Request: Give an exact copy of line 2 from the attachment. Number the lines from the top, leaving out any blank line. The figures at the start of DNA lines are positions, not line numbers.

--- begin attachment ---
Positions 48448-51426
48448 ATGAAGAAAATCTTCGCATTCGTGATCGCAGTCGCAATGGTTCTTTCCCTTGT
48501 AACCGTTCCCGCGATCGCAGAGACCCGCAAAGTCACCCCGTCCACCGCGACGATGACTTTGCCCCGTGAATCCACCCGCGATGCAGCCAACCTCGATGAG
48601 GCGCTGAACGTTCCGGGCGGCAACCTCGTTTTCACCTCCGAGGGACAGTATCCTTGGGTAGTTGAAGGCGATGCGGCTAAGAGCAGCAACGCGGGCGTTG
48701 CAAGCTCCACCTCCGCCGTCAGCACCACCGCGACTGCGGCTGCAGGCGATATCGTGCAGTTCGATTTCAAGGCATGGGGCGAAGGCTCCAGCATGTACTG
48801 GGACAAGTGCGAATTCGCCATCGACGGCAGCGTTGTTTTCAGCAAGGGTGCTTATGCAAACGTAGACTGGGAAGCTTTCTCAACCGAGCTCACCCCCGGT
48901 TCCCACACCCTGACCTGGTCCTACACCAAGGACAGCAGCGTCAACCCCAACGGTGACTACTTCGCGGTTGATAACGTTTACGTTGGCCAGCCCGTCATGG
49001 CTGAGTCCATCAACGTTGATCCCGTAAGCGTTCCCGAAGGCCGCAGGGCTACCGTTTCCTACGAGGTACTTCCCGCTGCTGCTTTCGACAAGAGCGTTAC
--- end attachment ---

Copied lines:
48448 ATGAAGAAAATCTTCGCATTCGTGATCGCAGTCGCAATGGTTCTTTCCCTTGT